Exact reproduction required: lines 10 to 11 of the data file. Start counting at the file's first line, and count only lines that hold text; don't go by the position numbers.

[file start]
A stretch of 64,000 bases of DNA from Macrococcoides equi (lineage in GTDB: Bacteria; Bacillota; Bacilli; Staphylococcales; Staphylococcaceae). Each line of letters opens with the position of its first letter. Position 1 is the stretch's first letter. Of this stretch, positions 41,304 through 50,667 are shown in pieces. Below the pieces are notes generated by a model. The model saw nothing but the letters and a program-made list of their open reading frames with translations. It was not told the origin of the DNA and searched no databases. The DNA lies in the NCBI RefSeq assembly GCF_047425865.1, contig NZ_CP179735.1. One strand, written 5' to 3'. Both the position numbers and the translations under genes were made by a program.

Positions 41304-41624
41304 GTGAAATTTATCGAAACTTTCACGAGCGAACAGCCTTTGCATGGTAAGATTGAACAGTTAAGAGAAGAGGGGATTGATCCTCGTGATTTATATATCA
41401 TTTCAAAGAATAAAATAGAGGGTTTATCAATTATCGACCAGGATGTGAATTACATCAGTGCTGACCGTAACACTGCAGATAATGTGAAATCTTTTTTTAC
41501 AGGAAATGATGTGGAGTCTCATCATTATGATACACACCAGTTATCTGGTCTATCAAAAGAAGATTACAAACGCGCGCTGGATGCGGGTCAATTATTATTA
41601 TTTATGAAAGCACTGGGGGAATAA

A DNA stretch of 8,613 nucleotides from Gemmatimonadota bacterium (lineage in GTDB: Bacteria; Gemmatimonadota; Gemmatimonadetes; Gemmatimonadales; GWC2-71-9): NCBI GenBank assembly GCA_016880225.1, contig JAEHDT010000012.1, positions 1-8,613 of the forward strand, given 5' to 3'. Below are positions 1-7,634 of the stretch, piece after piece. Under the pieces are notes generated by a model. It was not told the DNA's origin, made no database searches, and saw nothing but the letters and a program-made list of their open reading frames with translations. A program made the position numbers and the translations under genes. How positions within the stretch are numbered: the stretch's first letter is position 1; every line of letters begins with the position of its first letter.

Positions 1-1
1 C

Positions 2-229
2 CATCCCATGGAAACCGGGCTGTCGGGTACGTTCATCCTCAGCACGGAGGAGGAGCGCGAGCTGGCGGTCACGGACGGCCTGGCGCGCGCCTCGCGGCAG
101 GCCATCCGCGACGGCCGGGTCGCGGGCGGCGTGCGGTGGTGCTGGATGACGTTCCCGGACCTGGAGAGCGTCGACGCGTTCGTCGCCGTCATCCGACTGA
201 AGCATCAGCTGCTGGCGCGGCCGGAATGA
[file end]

Positions 2-229
2 CATCCCATGGAAACCGGGCTGTCGGGTACGTTCATCCTCAGCACGGAGGAGGAGCGCGAGCTGGCGGTCACGGACGGCCTGGCGCGCGCCTCGCGGCAG